What is the global supply chain, and how does it affect big and small businesses?
The global supply chain is a worldwide system used by businesses to create and sell products and services. While the concept itself is pretty simple, there are a lot of moving parts in the global supply chain.
The supply chain often makes it easier to get goods and services, even for small companies. It also lets many companies sell to customers located anywhere in the world. But using the global supply chain has some serious risks. When one link in the chain breaks, it can affect every link that comes after the breakdown.
You may have heard of the global chip shortage. This is a great example of where the global supply chain is facing serious challenges and struggling to keep up. In short, the world has a computer chip shortage because of many problems affecting the global supply chain. This "perfect storm" of factors includes:
- Trade wars.
- COVID-19 pandemic.
- Huge demand.
In the end, each factor lowers the number of semiconductor facilities that are making chips. The result is that the industry cannot make enough to match today's level of demand.
When it comes to running a small business, even if your company does not directly buy or sell products in other countries, your suppliers might. They might be backlogged because of a global chip shortage even though your business is unrelated to computer chips. When one hiccup occurs overseas, for example, it can have a huge impact on your suppliers (or even their suppliers). This then gets passed along to you, and finally, it hits your customers.
How can I plan for global supply chain disruptions?
Having a plan, even an uncertain one, is usually better than having no plan. Every industry tends to be different in how it needs to deal with supply chain problems. The result is that your plan might be different from that of other small business owners. Below are just a few ways you can get ready for disruptions.
Focus on communication
In general, keeping open communication with your suppliers and customers is important. You may want to warn clients ahead of orders when there might be problems. As soon as you know you might have stocking problems, you can let your clients know with an Out of Stock Item Letter or by other means.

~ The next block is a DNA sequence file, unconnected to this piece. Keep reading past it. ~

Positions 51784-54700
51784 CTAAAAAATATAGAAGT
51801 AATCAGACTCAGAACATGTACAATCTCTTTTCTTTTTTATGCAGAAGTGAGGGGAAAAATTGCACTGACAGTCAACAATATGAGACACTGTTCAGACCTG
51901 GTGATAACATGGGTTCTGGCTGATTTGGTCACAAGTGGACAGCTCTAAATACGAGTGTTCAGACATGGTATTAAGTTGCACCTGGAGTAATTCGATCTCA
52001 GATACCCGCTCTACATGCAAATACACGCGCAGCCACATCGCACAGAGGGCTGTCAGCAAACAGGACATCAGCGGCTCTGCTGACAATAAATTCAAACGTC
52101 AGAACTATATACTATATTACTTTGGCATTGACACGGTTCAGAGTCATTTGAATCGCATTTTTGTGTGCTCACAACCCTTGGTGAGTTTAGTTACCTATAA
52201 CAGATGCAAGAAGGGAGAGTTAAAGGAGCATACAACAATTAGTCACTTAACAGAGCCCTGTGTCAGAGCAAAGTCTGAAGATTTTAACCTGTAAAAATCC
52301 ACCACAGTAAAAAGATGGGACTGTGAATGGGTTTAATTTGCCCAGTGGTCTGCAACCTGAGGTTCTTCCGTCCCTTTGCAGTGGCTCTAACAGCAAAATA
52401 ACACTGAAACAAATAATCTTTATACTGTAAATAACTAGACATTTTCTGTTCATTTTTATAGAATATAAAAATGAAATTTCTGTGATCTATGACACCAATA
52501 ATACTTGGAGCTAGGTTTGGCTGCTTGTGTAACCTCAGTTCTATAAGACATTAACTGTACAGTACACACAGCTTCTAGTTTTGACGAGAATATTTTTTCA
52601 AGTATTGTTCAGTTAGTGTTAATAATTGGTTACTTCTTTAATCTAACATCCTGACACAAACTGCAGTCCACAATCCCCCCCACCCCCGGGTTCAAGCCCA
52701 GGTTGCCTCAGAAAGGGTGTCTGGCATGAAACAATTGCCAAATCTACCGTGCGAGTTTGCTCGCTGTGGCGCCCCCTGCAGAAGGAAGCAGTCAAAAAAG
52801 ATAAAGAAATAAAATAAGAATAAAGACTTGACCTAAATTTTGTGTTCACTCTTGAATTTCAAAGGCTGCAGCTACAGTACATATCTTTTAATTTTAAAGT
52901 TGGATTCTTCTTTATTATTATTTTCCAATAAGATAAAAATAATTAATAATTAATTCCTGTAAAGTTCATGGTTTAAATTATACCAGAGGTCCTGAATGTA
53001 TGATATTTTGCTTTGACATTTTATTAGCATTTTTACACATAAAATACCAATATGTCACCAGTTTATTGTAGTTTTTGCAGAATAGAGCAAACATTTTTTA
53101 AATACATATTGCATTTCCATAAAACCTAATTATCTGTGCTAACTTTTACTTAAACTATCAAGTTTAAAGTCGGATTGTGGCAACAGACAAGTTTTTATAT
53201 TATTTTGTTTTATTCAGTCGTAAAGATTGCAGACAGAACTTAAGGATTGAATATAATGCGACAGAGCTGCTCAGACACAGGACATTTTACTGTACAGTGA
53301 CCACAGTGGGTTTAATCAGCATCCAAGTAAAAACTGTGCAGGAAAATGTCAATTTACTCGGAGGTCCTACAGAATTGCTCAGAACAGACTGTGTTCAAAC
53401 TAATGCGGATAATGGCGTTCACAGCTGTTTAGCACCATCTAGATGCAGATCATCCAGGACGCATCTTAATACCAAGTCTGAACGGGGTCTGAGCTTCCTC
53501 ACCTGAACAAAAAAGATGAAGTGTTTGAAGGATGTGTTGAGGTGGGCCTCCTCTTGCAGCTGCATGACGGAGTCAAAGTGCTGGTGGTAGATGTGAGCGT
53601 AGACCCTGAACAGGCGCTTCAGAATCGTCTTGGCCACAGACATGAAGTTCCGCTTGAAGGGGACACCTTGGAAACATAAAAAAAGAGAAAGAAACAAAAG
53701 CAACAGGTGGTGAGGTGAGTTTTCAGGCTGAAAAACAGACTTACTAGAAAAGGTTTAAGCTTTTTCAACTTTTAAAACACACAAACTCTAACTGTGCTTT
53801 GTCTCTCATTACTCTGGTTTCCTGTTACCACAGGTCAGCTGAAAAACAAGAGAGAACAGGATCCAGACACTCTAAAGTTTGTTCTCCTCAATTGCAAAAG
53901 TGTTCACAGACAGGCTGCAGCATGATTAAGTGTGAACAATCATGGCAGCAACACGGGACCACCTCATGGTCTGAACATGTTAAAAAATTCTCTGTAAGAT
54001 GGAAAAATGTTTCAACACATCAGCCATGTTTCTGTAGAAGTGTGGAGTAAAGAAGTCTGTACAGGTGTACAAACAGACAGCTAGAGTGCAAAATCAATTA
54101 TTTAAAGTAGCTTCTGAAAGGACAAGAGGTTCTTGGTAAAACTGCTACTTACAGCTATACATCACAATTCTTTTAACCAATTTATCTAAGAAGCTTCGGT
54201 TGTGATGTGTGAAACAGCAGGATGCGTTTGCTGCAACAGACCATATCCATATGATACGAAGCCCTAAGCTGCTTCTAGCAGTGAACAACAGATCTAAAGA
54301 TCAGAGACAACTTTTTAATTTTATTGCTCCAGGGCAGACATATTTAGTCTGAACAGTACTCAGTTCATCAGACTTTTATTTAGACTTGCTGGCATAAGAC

Understand your supply chain
Many small business owners do not know where in the world their supplies come from. Ask your suppliers for this information so you can have a better idea of whether disruptions in certain locations will affect you.
Protect yourself with supply contracts
A supply contract is not likely to help you avoid supply chain problems. But it might give you a way to get back any losses you experience because of supply chain problems. It is wise to have a Supply Contract in place with your suppliers.
Use contracts that favor you
If you have regular contracts with your customers, you might want to add a statement that lets you get out of the contract because of supply chain problems. You can add this right into every Purchase Agreement. In addition, your Service Contracts can have this kind of language in them as well.
Are there any affordable technology options that can help with supply chain issues?
Lots of software options are available for companies who want to keep a close eye on their stock and suppliers. Of course, what you think is affordable might not be an option for someone else.
Still, supply chain software can help you:
- Plan for changes in demand and spot patterns.
- Track orders and delivery scheduling.
- Find suppliers.
- Manage warehouse activities more efficiently.
- Address returns and damaged goods.
The technology your company needs to track your supply will likely depend on your size, goals, and industry. If you are thinking about using supply chain software, it is a good idea to look at features and product reviews specific to your industry.
Should I work with more suppliers and business partners?
As a small business owner, you may rely on just one or two suppliers for most of your needs. Relying on the same company for your ongoing needs makes it easy to keep your supplies on hand. However, you may end up in a pickle if your supplier suddenly cannot provide the products you need.
Instead, you might want to form relationships with several suppliers. Expanding the number of your suppliers can give you a backup plan if your first-choice supplier runs into problems.
Still, it may not make sense for every business to use more suppliers. As you add suppliers, ordering and tracking can become more complicated. You may need to think carefully about timing, quality, and cost if you want to add more suppliers.
How should I tell my customers about supply chain problems?
Being honest and direct with your customers is often the best practice. Providing information is usually better than avoiding the conversation, and it can go a long way to build and keep customer relationships.
Some good steps to take could include providing details about the shortage and what you know about the issue, and to update customers often. You can explain what you are doing to correct the issue, or how you plan to fix problems the delay may cause your customers.
If you have questions about the legal impact of supply chain disruptions to your company, reach out to a Rocket Lawyer On Call® attorney for answers to your questions and affordable legal advice.
This article contains general legal information and does not contain legal advice. Rocket Lawyer is not a law firm or a substitute for an attorney or law firm. The law is complex and changes often. For legal advice, please ask a lawyer.